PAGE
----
In 1997, John Reeves left Anheuser-Busch and joined the newly named Yakima Chief Inc. as the inaugural CEO. Other employees from the plant in Nebraska also chose to join Yakima Chief. Notably, Karl Vanevenhoven, current Chief Operations Officer, and Percy Lam, Vice President of Sales in Asia, remain valued members of the YCH family today.
By the late ’90s, most large breweries had implemented food safety standards, but Heineken was pushing for greater accountability. This inspired the Green Chief program, formalizing best practices and efforts to improve the planet, treat people fairly, and focus on environmentally and economically sustainable standards. These programs may not have resonated with the other big breweries of the time, but they appealed to craft brewers very much.
In 2006, grower-owned companies Hopunion and Yakima Chief joined forces. The decision was driven by shared values and the recognition of compatible strengths. A full merger took place in 2014, bringing in Ralph Olsen, and adding to the roster of growers the Van Horn, Desmarais, Davidson, Annen, Smith, Weathers, Houser, and Charron families to the roster of growers. With Hopunion’s emphasis on marketing to serve the domestic craft market, and Yakima Chief taking a process-oriented approach for international brands, the two companies complemented each other. After years of partnership, in 2018 after a brand audit, it was decided that the company would rebrand Yakima Chief Hops, the company as it is known today.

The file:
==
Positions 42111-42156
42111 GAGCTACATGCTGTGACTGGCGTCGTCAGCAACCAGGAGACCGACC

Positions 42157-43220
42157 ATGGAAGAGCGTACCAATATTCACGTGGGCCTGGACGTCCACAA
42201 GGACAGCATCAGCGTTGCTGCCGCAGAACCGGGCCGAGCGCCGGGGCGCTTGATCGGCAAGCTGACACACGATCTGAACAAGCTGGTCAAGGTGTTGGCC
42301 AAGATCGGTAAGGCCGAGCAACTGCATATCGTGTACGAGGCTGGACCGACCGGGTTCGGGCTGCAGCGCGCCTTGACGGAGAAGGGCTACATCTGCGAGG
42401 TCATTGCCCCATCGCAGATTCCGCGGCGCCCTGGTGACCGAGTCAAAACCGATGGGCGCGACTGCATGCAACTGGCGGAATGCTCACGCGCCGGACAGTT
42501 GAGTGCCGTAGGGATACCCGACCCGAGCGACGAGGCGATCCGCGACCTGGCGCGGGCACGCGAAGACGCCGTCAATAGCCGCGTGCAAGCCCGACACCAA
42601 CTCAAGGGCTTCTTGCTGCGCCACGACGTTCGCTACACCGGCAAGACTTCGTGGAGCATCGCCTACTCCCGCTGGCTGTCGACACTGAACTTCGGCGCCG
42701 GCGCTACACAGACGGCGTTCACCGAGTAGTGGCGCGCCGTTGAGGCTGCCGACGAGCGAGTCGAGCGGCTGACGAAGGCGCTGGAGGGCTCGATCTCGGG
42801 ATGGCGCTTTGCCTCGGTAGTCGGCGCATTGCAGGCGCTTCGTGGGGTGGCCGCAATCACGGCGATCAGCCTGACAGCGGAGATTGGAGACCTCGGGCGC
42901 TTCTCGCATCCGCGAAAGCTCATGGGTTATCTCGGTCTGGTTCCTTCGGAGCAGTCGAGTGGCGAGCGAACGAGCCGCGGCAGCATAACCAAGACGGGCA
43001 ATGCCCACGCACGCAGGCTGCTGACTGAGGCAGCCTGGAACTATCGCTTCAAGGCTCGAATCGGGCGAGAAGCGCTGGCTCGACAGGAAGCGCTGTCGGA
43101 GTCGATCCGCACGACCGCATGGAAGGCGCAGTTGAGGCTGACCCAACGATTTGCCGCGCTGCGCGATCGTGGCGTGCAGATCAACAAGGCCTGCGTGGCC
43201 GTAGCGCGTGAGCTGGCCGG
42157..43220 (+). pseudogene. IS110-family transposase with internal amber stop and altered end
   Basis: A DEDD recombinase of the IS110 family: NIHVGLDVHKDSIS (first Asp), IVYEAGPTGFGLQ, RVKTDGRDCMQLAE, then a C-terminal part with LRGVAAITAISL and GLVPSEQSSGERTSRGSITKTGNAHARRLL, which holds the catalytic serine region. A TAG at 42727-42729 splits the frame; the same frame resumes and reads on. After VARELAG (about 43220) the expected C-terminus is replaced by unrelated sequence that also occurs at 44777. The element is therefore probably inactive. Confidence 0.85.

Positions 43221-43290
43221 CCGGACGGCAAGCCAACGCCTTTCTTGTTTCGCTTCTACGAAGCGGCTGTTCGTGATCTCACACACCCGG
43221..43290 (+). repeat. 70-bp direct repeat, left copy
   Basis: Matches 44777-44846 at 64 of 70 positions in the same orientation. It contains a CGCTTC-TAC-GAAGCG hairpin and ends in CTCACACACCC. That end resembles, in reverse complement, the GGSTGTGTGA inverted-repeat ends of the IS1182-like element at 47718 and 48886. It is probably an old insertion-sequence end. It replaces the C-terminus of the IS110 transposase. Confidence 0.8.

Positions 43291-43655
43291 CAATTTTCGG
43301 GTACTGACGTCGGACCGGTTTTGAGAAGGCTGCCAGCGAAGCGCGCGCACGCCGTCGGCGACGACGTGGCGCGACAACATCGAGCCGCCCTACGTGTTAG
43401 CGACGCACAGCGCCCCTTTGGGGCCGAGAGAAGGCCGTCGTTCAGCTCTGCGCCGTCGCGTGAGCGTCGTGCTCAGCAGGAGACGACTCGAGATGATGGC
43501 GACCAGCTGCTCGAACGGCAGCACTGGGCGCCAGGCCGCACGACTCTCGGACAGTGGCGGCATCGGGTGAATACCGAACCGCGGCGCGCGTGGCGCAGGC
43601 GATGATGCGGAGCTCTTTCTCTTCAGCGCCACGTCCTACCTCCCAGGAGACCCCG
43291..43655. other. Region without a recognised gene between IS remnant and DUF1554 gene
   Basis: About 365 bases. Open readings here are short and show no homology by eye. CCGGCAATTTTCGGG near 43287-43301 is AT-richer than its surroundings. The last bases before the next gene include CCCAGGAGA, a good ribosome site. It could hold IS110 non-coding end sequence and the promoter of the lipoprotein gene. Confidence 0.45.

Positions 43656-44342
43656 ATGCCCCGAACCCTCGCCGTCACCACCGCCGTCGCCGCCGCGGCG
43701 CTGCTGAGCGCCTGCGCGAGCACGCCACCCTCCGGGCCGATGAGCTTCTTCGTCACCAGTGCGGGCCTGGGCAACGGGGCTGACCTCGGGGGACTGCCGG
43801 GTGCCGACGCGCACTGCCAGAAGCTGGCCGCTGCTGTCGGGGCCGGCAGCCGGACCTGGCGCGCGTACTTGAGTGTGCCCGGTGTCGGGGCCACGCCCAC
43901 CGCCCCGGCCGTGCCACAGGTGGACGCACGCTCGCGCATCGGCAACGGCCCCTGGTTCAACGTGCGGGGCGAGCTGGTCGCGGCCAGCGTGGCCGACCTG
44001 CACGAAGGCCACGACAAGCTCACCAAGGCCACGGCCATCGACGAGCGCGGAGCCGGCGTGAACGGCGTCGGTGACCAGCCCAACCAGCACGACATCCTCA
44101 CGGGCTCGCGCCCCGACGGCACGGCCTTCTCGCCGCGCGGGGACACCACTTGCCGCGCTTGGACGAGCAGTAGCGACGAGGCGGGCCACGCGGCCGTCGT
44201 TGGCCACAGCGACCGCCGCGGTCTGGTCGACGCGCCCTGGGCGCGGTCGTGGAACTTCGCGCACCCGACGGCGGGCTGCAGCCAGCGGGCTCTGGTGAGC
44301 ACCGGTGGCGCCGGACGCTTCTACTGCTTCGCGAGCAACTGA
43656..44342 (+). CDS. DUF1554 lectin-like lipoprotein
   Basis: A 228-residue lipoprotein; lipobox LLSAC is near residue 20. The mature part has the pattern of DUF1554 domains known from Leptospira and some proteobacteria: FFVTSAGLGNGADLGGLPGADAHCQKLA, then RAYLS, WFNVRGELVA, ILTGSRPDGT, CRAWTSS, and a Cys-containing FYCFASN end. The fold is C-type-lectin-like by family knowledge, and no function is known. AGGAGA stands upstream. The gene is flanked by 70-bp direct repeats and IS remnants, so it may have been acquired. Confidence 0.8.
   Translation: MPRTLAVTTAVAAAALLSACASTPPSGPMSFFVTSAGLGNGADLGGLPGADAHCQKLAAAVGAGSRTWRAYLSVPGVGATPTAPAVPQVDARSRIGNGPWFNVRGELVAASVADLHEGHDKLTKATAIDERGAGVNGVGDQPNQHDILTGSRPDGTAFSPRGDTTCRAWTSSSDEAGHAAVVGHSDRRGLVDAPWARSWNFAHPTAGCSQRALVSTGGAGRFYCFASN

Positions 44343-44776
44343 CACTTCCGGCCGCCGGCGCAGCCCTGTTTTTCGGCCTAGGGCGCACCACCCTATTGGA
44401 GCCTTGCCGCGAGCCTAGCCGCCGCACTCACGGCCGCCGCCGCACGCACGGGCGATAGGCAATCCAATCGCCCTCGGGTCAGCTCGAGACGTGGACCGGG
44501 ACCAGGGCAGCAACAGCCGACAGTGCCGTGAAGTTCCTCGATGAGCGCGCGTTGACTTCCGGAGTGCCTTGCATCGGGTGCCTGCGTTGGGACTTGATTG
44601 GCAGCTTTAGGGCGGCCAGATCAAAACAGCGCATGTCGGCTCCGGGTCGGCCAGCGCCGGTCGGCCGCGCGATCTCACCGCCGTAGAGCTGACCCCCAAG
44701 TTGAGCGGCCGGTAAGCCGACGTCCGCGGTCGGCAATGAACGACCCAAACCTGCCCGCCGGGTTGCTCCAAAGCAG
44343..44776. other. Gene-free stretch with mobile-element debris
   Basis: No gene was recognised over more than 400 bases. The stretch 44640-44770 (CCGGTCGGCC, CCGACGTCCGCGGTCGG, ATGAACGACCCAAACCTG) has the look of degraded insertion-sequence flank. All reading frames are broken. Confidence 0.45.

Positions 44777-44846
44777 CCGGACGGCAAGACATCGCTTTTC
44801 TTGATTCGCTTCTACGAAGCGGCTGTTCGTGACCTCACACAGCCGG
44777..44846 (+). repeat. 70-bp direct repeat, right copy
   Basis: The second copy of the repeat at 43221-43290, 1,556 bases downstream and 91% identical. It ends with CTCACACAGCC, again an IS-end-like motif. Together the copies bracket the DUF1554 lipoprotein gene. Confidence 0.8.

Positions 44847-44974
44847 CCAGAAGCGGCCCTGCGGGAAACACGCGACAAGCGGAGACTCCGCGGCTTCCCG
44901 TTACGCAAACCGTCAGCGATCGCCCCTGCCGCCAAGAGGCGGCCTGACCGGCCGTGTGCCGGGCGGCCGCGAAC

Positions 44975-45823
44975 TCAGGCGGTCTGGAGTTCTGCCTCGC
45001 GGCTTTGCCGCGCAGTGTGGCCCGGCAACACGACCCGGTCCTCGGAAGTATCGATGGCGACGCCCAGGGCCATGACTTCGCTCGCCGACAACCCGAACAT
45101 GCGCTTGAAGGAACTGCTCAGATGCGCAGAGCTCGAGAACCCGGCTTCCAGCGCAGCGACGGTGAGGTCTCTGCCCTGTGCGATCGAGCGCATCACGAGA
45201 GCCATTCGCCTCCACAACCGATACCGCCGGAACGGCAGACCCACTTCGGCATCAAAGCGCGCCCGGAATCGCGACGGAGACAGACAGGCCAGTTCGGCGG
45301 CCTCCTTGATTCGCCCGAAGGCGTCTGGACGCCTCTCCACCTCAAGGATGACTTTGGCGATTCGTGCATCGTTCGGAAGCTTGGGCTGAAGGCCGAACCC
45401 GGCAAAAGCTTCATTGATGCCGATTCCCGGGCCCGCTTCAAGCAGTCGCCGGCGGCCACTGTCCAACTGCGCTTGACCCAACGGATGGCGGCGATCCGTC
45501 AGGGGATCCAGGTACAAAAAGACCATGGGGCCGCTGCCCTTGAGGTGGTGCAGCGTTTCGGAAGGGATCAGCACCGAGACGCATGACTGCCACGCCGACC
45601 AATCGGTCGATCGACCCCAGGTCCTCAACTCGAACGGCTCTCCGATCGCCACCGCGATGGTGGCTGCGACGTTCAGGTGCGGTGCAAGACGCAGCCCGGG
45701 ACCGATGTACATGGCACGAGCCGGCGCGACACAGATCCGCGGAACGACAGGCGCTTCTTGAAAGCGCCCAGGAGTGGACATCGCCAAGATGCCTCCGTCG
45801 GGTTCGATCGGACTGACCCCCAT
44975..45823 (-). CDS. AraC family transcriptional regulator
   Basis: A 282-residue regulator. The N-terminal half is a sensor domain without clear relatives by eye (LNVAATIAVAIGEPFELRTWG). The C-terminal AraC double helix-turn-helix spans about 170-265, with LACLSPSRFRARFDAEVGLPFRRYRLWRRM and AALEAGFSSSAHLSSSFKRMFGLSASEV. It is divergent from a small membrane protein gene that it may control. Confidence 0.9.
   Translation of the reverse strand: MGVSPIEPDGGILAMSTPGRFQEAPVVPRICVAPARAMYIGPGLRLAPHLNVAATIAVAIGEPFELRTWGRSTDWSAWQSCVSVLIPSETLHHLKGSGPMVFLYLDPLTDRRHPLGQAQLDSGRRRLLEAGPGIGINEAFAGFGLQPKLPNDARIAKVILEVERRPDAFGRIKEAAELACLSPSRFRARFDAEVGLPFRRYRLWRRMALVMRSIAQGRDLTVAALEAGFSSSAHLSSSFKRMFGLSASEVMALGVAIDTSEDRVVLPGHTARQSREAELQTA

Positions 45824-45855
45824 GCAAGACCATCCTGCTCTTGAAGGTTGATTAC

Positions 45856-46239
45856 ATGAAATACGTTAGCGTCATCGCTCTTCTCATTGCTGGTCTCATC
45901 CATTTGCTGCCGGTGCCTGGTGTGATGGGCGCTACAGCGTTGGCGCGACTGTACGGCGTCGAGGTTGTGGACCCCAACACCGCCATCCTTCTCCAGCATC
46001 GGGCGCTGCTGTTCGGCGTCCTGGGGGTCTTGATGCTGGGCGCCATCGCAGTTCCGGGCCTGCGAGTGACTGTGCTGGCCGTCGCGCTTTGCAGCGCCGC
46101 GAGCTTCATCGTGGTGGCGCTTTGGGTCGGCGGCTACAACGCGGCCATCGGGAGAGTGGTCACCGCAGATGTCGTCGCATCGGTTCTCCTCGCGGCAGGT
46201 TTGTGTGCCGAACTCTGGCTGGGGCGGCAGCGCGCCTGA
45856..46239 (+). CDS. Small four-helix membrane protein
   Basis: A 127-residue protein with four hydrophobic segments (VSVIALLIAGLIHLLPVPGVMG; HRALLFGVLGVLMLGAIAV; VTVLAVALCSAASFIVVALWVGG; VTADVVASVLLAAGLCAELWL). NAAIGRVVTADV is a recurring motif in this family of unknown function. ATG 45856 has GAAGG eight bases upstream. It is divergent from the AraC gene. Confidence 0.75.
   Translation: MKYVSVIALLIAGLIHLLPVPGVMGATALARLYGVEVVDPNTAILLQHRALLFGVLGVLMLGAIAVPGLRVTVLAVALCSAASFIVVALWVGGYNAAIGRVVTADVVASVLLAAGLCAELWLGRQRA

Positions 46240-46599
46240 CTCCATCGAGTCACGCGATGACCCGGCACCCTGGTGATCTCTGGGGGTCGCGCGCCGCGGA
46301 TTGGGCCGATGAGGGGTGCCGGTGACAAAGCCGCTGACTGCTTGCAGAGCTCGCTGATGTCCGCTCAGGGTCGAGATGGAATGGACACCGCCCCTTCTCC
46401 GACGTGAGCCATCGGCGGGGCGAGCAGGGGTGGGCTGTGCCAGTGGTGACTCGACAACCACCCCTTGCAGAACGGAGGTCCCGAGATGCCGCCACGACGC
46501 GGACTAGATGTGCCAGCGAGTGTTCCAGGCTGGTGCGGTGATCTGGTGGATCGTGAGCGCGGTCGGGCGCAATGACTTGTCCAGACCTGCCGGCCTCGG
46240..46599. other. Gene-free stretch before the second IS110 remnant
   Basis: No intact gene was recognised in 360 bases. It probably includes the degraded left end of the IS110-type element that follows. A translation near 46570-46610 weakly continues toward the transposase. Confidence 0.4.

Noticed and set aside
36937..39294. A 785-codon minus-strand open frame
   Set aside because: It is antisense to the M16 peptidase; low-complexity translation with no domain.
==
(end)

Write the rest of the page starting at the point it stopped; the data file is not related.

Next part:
In 2007 the alpha market experienced a short-lived upswing. Farmers in the United States were finally able to re-capitalize their farms, just as the craft beer boom took off. Craft brewers were using exponentially more hops for their ales, and they were growing. This fueled the expansion of Yakima Chief, quickly shooting past its portfolio of 19 brewery customers, and solidifying a presence in the craft market.
With 11 grower owners in 2018, an opportunity was presented for additional hop farmers to buy into ownership. To offer this, the company needed to go through a valuation process. Steve Carpenter brought his dad in on the process to demonstrate the significance of what had been built through his vision. Tom Jr. Was genuinely impressed, if not shocked. With his characteristic humility, he shared cautionary words of praise. “Well, stay humble, and recognize that we’re a bunch of peasants that have had a little bit of success. Don’t get a big head.”